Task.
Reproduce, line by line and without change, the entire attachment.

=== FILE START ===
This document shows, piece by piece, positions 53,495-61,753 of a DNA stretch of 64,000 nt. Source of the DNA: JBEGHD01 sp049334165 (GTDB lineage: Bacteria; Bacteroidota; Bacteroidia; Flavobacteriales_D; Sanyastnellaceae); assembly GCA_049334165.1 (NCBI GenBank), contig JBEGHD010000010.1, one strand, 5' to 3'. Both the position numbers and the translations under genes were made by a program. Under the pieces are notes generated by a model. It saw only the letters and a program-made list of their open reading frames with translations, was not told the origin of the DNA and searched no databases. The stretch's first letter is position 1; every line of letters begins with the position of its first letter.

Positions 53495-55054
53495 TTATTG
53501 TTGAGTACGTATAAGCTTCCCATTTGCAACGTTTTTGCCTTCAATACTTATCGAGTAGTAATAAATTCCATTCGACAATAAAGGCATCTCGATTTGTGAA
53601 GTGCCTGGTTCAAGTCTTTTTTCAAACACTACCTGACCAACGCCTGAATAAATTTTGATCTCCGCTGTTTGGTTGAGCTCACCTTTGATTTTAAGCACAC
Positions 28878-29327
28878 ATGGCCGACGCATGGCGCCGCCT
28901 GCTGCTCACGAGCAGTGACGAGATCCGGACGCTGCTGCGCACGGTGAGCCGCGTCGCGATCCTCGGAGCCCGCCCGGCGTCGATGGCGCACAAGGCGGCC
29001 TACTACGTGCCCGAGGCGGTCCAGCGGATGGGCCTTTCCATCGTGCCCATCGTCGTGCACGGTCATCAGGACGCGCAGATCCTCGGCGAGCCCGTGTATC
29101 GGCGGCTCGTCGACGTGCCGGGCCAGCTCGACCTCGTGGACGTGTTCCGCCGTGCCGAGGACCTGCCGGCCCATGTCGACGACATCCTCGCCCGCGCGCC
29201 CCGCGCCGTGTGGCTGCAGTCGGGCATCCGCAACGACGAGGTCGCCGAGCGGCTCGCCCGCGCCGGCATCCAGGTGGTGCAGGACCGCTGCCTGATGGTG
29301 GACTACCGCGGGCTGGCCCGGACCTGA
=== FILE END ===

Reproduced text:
This document shows, piece by piece, positions 53,495-61,753 of a DNA stretch of 64,000 nt. Source of the DNA: JBEGHD01 sp049334165 (GTDB lineage: Bacteria; Bacteroidota; Bacteroidia; Flavobacteriales_D; Sanyastnellaceae); assembly GCA_049334165.1 (NCBI GenBank), contig JBEGHD010000010.1, one strand, 5' to 3'. Both the position numbers and the translations under genes were made by a program. Under the pieces are notes generated by a model. It saw only the letters and a program-made list of their open reading frames with translations, was not told the origin of the DNA and searched no databases. The stretch's first letter is position 1; every line of letters begins with the position of its first letter.

Positions 53495-55054
53495 TTATTG
53501 TTGAGTACGTATAAGCTTCCCATTTGCAACGTTTTTGCCTTCAATACTTATCGAGTAGTAATAAATTCCATTCGACAATAAAGGCATCTCGATTTGTGAA
53601 GTGCCTGGTTCAAGTCTTTTTTCAAACACTACCTGACCAACGCCTGAATAAATTTTGATCTCCGCTGTTTGGTTGAGCTCACCTTTGATTTTAAGCACAC
Positions 28878-29327
28878 ATGGCCGACGCATGGCGCCGCCT
28901 GCTGCTCACGAGCAGTGACGAGATCCGGACGCTGCTGCGCACGGTGAGCCGCGTCGCGATCCTCGGAGCCCGCCCGGCGTCGATGGCGCACAAGGCGGCC
29001 TACTACGTGCCCGAGGCGGTCCAGCGGATGGGCCTTTCCATCGTGCCCATCGTCGTGCACGGTCATCAGGACGCGCAGATCCTCGGCGAGCCCGTGTATC
29101 GGCGGCTCGTCGACGTGCCGGGCCAGCTCGACCTCGTGGACGTGTTCCGCCGTGCCGAGGACCTGCCGGCCCATGTCGACGACATCCTCGCCCGCGCGCC
29201 CCGCGCCGTGTGGCTGCAGTCGGGCATCCGCAACGACGAGGTCGCCGAGCGGCTCGCCCGCGCCGGCATCCAGGTGGTGCAGGACCGCTGCCTGATGGTG
29301 GACTACCGCGGGCTGGCCCGGACCTGA